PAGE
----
What Causes Leaky Gut? (8 Risk Factors to Know)

What Causes Leaky Gut?

According to Dr. Josh Axe, 80% of Americans have a leaky gut to some degree. When you consider the new science linking the gut to neurology, rheumatology, cancer, diabetes, and childhood obesity he could be right. And in turn, Hippocrates ancient conviction the "all disease begins in the gut" sounds more reasonable all the time.

So, what causes leaky gut and what are the risk factors everyone should know to protect our health?

The average human digestive tract is home to as many as 3 trillion unique species of microorganisms. Most of them are harmless — or even helpful — under normal circumstances.

But when something upsets the balance of these organisms in your gut, otherwise harmless bacteria and yeast can grow out of control and make you sick (candida yeast, h. pylori, E. coli, staph, strep, C. diff).

In addition to the infection, these opportunistic organisms alter the permeability of your mucous membranes allowing the outside world to enter your bloodstream, and creating an autoimmune response to such benign substances as pollen, synthetic fabric fibers, pet dander and foods you commonly eat.

Proper permeability of your mucous membranes is your front line of defense against pathogens in the world around you.


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8 Risk Factors to Know About

Many cultural norms in western civilization set us up for gut linked illness by tipping the balance in favor of unfriendly microorganisms. These include:


1) Compromised immunity

A weakened immune system can happen as a result of physical or emotional trauma, chronic infection or exposure to toxic chemicals.

2) Use of broad spectrum antibiotics

Using Antibiotic medications or consuming antibiotic found in commercial meat and diary products destroys both friendly and unfriendly bacteria, which results in weakened mucous membranes.

3) High sugar diet

Diets high in refined or natural sugars feed yeast and bad bacteria causing it to multiply quickly and create imbalance in the body's "microbiome" or population of microflora.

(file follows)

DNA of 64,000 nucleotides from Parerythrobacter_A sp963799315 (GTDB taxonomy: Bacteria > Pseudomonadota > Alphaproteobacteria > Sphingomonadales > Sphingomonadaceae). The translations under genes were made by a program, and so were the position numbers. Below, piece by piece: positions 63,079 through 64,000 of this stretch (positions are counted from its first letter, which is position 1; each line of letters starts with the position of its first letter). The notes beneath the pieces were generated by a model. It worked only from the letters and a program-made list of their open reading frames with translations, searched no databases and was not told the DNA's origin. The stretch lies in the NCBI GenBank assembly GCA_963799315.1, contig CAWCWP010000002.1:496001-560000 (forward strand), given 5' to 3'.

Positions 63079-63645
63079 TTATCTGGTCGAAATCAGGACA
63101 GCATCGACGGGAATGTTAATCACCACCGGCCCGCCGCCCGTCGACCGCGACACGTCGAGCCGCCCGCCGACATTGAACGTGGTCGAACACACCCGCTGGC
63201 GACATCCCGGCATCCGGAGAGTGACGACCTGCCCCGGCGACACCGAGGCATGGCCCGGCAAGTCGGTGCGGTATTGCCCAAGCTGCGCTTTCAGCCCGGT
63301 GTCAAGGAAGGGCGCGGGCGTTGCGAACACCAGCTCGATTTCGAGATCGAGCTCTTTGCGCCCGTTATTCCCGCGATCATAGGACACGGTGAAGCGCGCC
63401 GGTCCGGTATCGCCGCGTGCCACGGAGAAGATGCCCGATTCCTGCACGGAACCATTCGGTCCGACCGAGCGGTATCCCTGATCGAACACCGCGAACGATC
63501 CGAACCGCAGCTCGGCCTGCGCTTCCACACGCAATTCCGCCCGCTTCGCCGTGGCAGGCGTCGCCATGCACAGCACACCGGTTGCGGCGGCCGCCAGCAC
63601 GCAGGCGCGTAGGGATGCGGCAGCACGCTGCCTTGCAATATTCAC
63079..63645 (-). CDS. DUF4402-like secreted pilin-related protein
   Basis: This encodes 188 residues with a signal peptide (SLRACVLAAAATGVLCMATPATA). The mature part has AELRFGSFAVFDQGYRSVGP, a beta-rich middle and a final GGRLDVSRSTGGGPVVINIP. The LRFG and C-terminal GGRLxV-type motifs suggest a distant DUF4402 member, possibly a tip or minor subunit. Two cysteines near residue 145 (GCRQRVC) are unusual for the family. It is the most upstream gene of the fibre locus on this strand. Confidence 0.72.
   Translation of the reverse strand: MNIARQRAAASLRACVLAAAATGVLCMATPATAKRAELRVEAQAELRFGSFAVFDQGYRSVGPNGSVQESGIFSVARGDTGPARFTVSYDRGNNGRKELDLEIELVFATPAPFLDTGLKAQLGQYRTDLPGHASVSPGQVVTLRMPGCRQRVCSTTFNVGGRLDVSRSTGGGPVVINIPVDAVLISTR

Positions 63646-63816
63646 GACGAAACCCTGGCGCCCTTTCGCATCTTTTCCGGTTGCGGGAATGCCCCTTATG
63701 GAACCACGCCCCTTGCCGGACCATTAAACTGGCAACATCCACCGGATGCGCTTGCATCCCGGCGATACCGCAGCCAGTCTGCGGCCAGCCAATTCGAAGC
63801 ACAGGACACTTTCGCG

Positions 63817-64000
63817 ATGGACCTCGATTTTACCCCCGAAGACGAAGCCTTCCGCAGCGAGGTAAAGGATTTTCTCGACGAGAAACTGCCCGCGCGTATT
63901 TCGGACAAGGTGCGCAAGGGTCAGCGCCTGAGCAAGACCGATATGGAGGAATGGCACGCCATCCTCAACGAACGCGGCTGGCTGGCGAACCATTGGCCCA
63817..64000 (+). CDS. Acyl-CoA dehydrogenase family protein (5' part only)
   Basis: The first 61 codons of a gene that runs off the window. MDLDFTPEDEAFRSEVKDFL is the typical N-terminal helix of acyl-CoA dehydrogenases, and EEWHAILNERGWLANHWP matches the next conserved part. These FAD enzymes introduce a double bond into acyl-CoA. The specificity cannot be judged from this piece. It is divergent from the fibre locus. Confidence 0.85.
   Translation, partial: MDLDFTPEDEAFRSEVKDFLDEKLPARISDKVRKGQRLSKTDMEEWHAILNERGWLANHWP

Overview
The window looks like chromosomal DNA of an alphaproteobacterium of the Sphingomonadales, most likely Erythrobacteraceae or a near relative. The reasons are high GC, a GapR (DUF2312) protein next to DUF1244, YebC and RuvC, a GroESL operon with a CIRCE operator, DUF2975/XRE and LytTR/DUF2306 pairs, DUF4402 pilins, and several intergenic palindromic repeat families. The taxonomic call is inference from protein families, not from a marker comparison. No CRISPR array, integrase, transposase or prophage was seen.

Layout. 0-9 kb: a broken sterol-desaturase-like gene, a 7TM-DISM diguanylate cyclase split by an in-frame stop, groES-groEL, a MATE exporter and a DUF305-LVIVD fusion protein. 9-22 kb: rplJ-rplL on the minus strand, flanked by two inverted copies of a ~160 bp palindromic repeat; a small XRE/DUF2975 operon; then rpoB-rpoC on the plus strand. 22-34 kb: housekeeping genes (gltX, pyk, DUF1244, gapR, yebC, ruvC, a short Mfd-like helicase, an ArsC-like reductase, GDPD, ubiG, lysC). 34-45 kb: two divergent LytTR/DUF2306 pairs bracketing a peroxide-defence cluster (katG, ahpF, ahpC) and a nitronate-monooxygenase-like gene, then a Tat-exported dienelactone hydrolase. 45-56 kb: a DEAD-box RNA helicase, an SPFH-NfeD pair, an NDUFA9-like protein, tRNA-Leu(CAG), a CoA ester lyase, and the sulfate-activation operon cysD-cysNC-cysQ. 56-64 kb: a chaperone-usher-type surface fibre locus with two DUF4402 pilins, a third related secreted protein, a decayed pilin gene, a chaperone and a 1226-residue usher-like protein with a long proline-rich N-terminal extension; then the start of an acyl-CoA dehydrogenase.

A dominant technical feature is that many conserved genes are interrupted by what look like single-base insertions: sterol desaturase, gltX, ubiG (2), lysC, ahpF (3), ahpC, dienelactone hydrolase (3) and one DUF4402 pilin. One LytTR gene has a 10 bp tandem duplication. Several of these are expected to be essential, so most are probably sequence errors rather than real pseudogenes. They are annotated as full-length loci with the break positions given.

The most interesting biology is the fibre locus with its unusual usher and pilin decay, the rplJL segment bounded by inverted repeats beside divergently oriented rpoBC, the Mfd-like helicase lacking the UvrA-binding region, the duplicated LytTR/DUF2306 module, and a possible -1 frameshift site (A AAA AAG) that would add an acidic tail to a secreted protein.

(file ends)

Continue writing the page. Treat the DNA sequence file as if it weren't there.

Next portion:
4) Hormones

Hormones, whether real or synthetic; via the monthly menstrual cycle, pregnancy, “the pill” or other hormone therapy, including hormones from eating commercial meat/dairy also feed candida yeast.

5) Stress

Stress stimulates the continual release of adrenalin into the bloodstream which raises the acidity in the gut. This destroys friendly bacteria just as antibiotics do.

6) Alcoholism

If you have an alcoholic progenitor in your family tree, that puts you at risk. Children of an alcoholic parent have a predisposition to harbor yeast overgrowth because the internal environment of fermentation is already established at birth. Sugar and alcohol addiction continues for several generations, unless yeast is eradicated and Leaky Gut is healed prior to conception. Because the beginning of a babies microbiome development occurs while passing through the birth canal, it's especially important that the mother to be doesn't overdo it, especially during pregnancy.

7) Use of steroid and non-steroidal anti-inflammatory drugs (nSAIDs)

Ibuprofen, Celebrax, Mobic, Relefin, and Naproxin all erode the permeable membranes of the body, including the gut, when used repeatedly.

8) Runs in families.

Families share similar lifestyles, diet and medical practices. Candida infection can be passed from one family member to another when the immune system is weak. New research is identifying a possible link between heavy metals in the environment (fluoridated water, fluorescent lighting, manufacturing processes), food supply (mercury in pesticides) and preservatives in common vaccines as also effecting the microbiome ... which in turn can impact gut health negatively.

The good news is, as we begin understanding the value of gut health and integrity, more people are focused on finding ways to support and heal their permeable membranes...and the microflora that live within.





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